Monday, March 10, 2014

A Short visit to Mitchellville Tennessee

Elder James A Kelly of the Conference has contributed an article detailing the work of companions in Sumner County 1898. He says “The opposition have been very black of unjust criticism by the Christendom and the slimy kiss of ingratitude from the hypocrite has tended to spice the pleasant experiences of life.

He recites an in the northern part of the county follows:
“Some few weeks ago we came in part of county on the Louisville Nashville railroad and were greatly solicitous of preaching, but to secure a house we could not in the village; and remaining about several days the people would ask each other questions about those “notorious men” and their business here which in a short time we would hear from some friends we hid met during our sojourn with them: among those whom we had became ingratiated with at the beginning was a merchant by the name of Berry: and after partaking of the noon day meal we told the inhabitants of the station we would hold services, using the porch of a store as the tabernacle. At the commencement we were baffled not being accustomed to the situation of our listeners some in the road, some on verandas, many about us and our attitude on street corner preaching the Gospel of a crucified and risen Redeemer and why there should be a dissemination of such truths made.”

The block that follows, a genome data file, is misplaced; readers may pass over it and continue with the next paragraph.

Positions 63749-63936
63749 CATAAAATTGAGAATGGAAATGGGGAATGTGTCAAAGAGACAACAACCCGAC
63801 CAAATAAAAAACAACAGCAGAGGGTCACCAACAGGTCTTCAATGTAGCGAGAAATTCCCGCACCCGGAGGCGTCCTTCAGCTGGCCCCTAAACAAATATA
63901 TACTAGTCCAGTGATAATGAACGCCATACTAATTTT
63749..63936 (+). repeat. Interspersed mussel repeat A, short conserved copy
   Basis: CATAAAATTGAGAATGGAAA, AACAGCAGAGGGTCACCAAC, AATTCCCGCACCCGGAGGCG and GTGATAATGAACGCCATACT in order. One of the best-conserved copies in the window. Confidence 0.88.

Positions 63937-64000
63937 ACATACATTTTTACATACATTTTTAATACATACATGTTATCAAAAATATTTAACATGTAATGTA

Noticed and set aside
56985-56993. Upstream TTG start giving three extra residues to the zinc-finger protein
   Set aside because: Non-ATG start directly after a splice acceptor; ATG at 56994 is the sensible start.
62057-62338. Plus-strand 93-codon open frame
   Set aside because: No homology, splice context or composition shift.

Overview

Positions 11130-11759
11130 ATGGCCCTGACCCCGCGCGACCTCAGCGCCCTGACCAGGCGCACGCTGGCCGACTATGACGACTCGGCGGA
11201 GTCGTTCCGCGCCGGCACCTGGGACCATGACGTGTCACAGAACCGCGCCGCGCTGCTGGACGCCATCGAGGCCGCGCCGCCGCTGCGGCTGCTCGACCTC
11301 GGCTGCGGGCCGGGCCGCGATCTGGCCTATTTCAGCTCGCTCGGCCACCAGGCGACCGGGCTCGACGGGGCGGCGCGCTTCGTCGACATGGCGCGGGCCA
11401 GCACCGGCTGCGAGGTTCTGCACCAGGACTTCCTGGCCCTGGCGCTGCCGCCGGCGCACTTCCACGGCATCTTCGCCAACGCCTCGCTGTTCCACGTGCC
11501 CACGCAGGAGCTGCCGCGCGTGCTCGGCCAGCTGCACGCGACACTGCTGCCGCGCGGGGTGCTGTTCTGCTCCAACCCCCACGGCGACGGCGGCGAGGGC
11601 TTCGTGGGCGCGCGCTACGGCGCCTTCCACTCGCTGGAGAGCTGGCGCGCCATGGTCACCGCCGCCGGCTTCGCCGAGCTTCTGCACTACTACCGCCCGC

“After dismissing the meeting the most important men of the station came and wanted us to try and secure the “Missionary Baptist Church” and continue preaching. This we did immediately, and succeeded in getting it for two meetings.  Our services were well attended and those who were at first obstinate soon became interested in the principles as advocated, which were a surprise to them.”

“During our short stay in Mitchellville we disposed of several books and made many good Gospel friends who are glad to converse with us.”

Mitchellville is a small (population 200) community on the Tennessee side of the state line with Kentucky. Today it is part of the Gallatin Tennessee Ward.


2 comments:

Ardis said...

Not sure why this struck me so forcefully this morning, but that simple fact of telling at the end which ward this town is part of today brings the past into contact with the present and makes this moment in 1898 suddenly relevant -- even for people like me with no ties to the area.

And "the slimy kiss of ingratitude" -- how colorful!!

BruceCrow said...

Elder Kelly had a way with words. I once thought it was just the way people wrote "back then", but I have since learned that there are examples of equally colorful writing today and several examples of poor writing from missionary journals of the past.